2007-04-06 / Community

Weiner Sets Vision For Middle Class

Representative Anthony Weiner has outlined his vision for easing the burden on New York City's middle class and those struggling to make it at a Drum Major Institute panel discussion in Manhattan on Monday. Weiner discussed his proposal to provide middle class families with a 10% tax cut and highlighted the crunch New Yorkers face under the rising and inescapable costs of everyday life.

New York City has the smallest proportion of middle-income families of any metropolitan area in the country, and the number of middle income families is shrinking at an alarming rate, according to the Brookings Institution. Only 16% of the City's families are considered "middle income" today, compared with 25% of families decades ago. "It is not an overstatement to say New York is not a place you go anymore if you're in the middle class or you're striving to make it into the middle class," said Weiner.

At the panel, Weiner presented a multifaceted plan to ease the burden on New York's middle class that includes tax cuts, making college more affordable and expanding the availability of affordable housing.

"I am a firm believer that progressivitiy of the tax code is long overdue in this country. We need to refocus government away from property values towards a new paradigm of addressing the needs of the middle class"

The Weiner tax plan would restore progressivitiy to the tax code by enacting a 10% tax cut for families making less than $150,000 annually. Under the proposal, 2.7 million New Yorkers - 79% of New York tax filers - will see their taxes reduced by an average of $934. During the discussion, Weiner also noted the importance of making college more affordable to the middle class.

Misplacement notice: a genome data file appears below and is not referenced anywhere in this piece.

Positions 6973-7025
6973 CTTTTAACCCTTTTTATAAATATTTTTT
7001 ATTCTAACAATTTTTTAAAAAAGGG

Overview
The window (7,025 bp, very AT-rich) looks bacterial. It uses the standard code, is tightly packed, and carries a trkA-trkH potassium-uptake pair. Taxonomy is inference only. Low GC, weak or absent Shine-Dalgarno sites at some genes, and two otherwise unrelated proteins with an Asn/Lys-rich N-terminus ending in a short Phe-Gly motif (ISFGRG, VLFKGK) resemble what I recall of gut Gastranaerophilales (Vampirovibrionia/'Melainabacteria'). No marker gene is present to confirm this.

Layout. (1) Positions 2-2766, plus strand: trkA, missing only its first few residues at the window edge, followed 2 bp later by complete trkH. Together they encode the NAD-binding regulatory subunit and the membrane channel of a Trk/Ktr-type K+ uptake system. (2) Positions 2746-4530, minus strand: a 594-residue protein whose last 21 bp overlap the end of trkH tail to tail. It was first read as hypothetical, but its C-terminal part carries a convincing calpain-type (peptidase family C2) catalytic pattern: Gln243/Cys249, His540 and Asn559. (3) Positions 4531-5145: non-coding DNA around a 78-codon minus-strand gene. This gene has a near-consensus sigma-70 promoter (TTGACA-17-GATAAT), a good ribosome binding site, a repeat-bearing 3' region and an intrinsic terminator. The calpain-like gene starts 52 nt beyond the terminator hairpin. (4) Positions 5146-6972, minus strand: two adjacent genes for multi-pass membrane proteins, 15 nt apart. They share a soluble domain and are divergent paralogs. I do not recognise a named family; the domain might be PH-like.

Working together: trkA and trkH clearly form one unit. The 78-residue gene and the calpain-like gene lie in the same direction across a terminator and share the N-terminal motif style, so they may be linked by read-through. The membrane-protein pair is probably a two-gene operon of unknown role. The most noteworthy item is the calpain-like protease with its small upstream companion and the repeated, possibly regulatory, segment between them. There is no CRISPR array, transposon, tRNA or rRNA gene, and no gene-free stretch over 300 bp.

"A generation that sends more people to college does better then a generation that sends fewer people to college. We need to make sure we have as many college educated young people as we can," said Rep. Weiner.

In January 2007, Rep. Weiner was a co-sponsor of the College Student Relief Act, legislation that cut student loan interest rates in half over the next five years, making college more affordable for 204,000 low and middle income students in New York City.

Weiner also touched on the importance of ensuring New York has available affordable housing for the middle class. "Affordable housing is not just in short supply on the island of Manhattan, you can't find it anywhere," said Rep. Weiner. "We need to make sure the city is as hospitable as it has been for those creative, ambitious and entrepreneurial energies that want to move here." The panel discussion, which took place at Baruch College in Manhattan, was attended by representatives from unions, non-profits groups, and New York City elected officials, discussed how to make New York City a place where it is possible to become and remain middle class.

In 2006, Rep. Weiner scored a perfect 100 and received an "A" grade by the Drum Major Institute for his tireless protection of the middle-class, including efforts to reject bankruptcy restrictions, helping middle class consumers squeezed by high gas prices, and his opposition to all tax cuts to the wealthiest Americans.

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